AP ‘Corrects’ Abortion ‘Satanist’ Story; Cruz, SBA React

Being a liberal press outlet may mean never having to say you’re sorry, but sometimes, you do have to print a “correction.”

The AP provided a correction to a story yesterday by Philip Elliott that falsely claimed that Sen. Ted Cruz, R-TX, and Sen. Mike Lee, R-UT, were “calling their opponents Satan worshippers and savages” during the Susan B. Anthony Campaign for Life Summit in Washington, D.C. on March 12. The Dallas Morning NewsThe Washington PostThe Huffington PostU.S. News and World Report and several other organizations published the AP story, although exclusive video provided by the Media Research Center’s Culture and Media Institute showed otherwise.

The AP’s “corrected version of the story” noted: “In some versions of a story March 12 about possible Republican presidential contenders talking about abortion, The Associated Press reported erroneously that they called abortion rights activists Satan worshippers. Sen. Ted Cruz, R-Texas, said abortion rights activists had chanted ‘Hail, Satan,’ referencing a rally last year in Austin, Texas.”

Of course, that corrected version might have been pulled from Dan Rather’s “Fake but Accurate” file, since it corrected the falsehood but not the tone. The corrected lede: “Invoking fiery references to Satan, ‘savagery’ and a ‘culture of death’ to criticize their opponents, anti-abortion lawmakers on Wednesday insisted …” And the report failed to correct how Sen. Lee never accused abortion backers of “savagery,” but instead called the procedure itself “savage.”

There was, of course, no apology.

Even some liberals were taken aback. Melinda Henneberger of The Washington Post, which published the erroneous The AP report, recognized that the “multiple complaints about news media bias [mentioned during the SBA List event] seemed pretty accurately reflected in the initial Associated Press report.” She clarified, “no one did call their opponents Satan-worshipers or savages,” “which certainly isn’t how those demonstrators would see it, but also isn’t the same as calling them Satan-worshipers.”

Henneberger concluded, “Isn’t the political rhetoric about this divide rancorous enough without exaggerating?” Even The National Journal had to update Emma Roller’s bizarre piece in which she somehow thought it relevant to dig up a Satanist to take offense at the jab at Satanists.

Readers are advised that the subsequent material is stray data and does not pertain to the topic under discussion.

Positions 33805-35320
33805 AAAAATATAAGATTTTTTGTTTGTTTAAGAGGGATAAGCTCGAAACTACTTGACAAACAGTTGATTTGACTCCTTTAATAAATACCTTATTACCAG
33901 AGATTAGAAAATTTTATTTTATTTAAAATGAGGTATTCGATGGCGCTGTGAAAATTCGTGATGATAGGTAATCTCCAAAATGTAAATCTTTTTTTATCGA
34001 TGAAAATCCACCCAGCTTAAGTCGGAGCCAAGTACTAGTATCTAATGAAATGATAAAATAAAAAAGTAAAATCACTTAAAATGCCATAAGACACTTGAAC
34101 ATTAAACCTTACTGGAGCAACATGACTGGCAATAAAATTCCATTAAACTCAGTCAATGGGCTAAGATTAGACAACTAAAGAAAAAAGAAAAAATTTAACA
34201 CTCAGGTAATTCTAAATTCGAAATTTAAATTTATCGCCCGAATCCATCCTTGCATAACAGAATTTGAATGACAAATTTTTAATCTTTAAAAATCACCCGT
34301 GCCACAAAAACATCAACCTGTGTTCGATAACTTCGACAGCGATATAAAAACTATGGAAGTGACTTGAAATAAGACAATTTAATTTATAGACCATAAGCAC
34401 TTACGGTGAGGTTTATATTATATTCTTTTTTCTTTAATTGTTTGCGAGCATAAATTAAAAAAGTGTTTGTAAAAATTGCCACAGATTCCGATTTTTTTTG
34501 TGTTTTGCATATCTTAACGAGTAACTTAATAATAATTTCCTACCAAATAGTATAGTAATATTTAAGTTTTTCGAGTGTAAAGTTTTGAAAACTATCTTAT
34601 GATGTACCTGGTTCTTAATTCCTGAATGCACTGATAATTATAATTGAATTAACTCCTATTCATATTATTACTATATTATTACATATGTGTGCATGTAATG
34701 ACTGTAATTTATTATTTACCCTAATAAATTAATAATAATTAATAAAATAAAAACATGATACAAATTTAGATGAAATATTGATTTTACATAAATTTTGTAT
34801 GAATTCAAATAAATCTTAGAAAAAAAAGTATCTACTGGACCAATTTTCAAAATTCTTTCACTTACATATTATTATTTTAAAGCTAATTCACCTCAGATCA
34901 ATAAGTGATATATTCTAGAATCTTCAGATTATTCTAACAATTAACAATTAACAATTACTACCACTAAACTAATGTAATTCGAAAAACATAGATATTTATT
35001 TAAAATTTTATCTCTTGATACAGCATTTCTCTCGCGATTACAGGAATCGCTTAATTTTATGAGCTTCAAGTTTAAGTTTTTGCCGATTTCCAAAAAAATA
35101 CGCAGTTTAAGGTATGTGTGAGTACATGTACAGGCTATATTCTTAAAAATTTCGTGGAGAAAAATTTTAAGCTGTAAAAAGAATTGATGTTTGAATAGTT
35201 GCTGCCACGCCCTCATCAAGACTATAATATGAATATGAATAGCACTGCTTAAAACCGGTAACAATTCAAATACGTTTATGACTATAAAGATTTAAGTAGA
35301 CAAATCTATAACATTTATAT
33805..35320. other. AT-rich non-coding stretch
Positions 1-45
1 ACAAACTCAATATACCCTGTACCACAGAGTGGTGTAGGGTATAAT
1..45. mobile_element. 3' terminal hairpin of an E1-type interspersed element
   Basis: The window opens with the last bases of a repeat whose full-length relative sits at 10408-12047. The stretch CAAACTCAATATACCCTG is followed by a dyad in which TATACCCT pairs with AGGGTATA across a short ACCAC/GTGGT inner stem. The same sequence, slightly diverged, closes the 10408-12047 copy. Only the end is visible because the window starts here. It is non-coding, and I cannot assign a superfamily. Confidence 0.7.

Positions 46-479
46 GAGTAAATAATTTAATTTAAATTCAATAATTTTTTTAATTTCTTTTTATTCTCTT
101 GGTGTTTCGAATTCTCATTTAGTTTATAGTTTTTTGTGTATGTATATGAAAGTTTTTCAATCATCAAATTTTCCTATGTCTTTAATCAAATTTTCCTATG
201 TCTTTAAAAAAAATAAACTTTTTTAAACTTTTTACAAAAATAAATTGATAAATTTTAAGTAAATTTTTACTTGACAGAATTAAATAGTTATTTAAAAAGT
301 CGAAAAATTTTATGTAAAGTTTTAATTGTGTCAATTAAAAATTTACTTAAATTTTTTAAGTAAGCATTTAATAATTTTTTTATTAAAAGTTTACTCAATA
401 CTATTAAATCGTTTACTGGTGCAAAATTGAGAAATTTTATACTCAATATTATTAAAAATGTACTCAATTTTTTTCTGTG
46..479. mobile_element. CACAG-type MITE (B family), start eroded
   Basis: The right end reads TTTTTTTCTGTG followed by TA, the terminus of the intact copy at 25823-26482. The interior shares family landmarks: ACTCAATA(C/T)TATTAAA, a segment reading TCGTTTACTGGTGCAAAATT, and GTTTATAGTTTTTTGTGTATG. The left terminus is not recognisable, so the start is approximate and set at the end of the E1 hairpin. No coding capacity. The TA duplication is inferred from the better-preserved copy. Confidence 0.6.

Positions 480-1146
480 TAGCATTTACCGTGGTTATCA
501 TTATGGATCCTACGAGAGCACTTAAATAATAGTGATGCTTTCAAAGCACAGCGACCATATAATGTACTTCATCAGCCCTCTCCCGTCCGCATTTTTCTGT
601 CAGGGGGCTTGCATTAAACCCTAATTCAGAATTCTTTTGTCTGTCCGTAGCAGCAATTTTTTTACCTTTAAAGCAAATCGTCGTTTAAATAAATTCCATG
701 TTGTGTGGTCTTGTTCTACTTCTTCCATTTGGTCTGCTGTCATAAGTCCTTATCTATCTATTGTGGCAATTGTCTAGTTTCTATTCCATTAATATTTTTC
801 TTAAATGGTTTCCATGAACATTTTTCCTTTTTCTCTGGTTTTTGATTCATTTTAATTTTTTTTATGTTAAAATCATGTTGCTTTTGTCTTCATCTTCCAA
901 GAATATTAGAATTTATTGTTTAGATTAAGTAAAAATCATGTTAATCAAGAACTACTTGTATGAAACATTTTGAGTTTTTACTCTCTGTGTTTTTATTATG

Of course, few conservatives are surprised by the duplicity. The Weekly Standard, which dubbed the twist of words, “Just another day at the office for the mainstream media,” called out the AP’s Elliott: “We can only assume that reporter Philip Elliott was so invested in the caricature of the Harvard-educated, former Supreme Court clerk as daft and unhinged that he didn’t bother verifying whether Cruz was telling the truth.” 

Lucky CMI’s camera was there. Press Secretary Catherine Frazier from Sen. Cruz’ office said the MRC was “instrumental in setting the record straight and shining a light on the truth when many outlets showed little regard for accurate reporting.”

Susan B. Anthony List President Marjorie Dannenfelser told CMI, “The irony is that Senator Cruz did a more accurate reporting job than the reporter who covered Cruz. Sen. Cruz described what happened last summer in Texas when pro-abortion activists inside the state capitol building chanted ‘Hail Satan’ to drown out the voices of the pro-life activists who were singing ‘Amazing Grace,’” she said. “Likewise, Senator Lee labeled the brutality of the act of abortion – something Americans learned during the Partial Birth Abortion debate and during the trial of Kermit Gosnell. Their words were compelling and accurate until jumbled to say something uncivil and untrue.”

Uncivil and untrue. That sounds about right.

Katie Yoder
Katie Yoder
Katie Yoder is Staff Writer, Joe and Betty Anderlik Fellow in Culture at the Media Research Center